Effects of an Intensive Exercise and Nutrition Program on Patients with Coronary Artery Disease: Five-Year Follow-Up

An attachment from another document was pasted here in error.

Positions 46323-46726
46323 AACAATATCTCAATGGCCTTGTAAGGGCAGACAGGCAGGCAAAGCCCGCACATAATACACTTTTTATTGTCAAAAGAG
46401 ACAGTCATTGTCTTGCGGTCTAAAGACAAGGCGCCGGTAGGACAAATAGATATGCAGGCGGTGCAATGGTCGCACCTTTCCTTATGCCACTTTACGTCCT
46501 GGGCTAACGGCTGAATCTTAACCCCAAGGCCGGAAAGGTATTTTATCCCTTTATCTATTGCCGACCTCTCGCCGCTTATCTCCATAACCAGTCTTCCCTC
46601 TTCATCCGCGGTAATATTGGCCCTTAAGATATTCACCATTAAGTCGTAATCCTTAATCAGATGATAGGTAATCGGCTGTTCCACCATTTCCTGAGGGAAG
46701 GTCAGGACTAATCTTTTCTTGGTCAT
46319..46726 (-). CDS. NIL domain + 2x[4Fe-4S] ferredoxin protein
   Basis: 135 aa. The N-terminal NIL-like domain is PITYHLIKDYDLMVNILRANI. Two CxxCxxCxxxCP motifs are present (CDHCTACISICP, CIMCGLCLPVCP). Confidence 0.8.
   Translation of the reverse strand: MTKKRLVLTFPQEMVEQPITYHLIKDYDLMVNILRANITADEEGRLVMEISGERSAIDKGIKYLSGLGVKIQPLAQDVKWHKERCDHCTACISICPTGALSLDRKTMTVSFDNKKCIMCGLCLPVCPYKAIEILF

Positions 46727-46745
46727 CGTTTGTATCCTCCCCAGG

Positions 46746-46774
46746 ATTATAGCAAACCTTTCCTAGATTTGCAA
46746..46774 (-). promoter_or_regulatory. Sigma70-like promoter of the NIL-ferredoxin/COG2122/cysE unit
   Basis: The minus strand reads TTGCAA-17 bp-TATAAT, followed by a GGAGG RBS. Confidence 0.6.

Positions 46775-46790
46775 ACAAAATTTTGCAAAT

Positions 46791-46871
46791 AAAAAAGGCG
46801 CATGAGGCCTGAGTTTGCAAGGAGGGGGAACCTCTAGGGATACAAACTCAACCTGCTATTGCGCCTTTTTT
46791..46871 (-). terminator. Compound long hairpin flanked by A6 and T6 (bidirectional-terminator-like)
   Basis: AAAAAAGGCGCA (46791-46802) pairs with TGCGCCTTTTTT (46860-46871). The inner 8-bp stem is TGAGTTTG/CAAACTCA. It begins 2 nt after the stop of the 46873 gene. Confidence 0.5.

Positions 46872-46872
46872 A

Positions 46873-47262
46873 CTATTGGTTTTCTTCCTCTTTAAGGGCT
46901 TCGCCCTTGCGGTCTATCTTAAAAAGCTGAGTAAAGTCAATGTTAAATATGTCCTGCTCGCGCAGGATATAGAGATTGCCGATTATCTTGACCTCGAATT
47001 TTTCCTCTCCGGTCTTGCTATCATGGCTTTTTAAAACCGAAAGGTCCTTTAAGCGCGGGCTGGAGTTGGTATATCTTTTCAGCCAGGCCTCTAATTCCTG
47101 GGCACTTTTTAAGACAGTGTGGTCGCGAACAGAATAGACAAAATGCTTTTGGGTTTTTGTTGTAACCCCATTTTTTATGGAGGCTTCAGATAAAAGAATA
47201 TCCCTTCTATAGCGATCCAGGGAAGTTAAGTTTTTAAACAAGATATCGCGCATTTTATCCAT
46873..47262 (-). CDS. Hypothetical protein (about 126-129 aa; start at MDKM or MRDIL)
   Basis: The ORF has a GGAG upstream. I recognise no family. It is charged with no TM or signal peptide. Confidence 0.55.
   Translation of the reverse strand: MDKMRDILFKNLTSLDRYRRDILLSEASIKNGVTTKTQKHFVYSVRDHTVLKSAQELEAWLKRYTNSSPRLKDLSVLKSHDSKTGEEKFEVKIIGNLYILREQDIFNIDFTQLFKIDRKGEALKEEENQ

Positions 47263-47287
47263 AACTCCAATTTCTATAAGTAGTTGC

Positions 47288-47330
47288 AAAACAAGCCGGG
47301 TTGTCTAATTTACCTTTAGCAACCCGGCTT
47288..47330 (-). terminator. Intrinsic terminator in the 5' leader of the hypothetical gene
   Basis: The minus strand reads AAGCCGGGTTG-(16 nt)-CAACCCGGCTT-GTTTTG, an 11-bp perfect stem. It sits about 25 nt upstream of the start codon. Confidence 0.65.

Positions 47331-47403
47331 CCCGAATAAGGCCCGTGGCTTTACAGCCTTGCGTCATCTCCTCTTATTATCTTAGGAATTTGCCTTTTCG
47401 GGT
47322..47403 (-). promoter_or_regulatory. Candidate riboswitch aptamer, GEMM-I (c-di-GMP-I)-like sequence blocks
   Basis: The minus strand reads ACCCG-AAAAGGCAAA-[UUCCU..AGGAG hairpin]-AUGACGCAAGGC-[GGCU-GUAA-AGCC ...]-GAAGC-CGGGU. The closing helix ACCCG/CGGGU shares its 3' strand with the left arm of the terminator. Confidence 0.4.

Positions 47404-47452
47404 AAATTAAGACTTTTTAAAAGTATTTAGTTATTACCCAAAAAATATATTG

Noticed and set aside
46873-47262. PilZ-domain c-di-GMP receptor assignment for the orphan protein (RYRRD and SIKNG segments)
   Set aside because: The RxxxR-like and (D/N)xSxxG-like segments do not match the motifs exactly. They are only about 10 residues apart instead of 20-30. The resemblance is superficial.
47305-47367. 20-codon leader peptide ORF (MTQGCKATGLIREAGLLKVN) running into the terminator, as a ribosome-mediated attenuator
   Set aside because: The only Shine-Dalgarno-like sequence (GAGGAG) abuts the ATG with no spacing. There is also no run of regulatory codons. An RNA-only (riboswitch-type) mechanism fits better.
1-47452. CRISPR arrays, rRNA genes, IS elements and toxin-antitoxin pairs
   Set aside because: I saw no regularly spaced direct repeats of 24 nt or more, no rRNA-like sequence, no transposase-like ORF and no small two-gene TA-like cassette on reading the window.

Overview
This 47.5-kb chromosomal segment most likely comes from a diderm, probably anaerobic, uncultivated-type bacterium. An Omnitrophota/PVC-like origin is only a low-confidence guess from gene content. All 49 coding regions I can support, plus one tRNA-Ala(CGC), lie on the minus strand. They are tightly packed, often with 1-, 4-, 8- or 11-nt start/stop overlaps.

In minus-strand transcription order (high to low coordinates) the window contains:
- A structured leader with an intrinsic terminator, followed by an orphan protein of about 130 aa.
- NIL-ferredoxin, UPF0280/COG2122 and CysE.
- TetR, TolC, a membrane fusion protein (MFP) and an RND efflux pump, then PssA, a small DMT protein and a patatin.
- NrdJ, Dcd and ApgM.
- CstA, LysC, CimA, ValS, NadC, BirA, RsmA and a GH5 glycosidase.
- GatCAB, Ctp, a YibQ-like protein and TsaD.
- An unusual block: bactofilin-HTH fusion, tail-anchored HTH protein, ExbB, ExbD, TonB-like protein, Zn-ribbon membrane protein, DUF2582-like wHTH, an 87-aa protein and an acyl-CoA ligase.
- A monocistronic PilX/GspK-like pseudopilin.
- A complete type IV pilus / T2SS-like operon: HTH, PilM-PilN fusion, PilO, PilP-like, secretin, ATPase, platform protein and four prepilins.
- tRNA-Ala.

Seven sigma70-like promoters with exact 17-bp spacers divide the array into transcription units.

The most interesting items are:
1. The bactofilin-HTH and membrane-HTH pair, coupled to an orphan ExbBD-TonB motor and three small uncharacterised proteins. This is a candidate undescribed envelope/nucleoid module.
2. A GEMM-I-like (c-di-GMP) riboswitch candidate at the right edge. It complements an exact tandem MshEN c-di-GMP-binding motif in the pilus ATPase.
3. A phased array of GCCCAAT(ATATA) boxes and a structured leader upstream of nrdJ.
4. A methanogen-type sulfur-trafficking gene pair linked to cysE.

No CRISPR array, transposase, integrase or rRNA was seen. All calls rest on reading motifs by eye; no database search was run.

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The purpose of this study was to follow the progress of 64 patients with documented coronary artery disease who had been recommended for bypass surgery and who attended a 26-day residential program at the Pritikin Longevity Center where they were exposed to a high-complex-carbohydrate, low-fat, low-cholesterol diet and to intensive exercise and educational programs. Serum cholesterol was reduced from 222 ± 6 to 167 ± 4 mg/dl at the Center and was 202 ± 6 mg/dl at follow-up. Respective triglyceride values were 179 ± 16, 126 ± 7, and 140 ± 15 mg/dl. At follow-up, 85% of the patients claimed a 50% or greater adherence to the diet; 77% indicated that they still followed a regular exercise program. During the five years of follow-up in this high-risk group, there was one death from cancer and three from cardiovascular complications (one during surgery for mitral valve replacement). Two patients experienced recurrent infarctions, and two experienced new infarctions. Twelve patients underwent coronary artery bypass graft surgery. Eighty percent had angina at entry into the program, and only 32% indicated that they had definite angina at follow-up. In addition, cardiac and hypertensive medications were discontinued in many patients. These data indicate that a very low-fat and low-cholesterol diet in combination with exercise may be an effective adjunct for treating patients with coronary artery disease, along with regular medical management or following bypass graft surgery.

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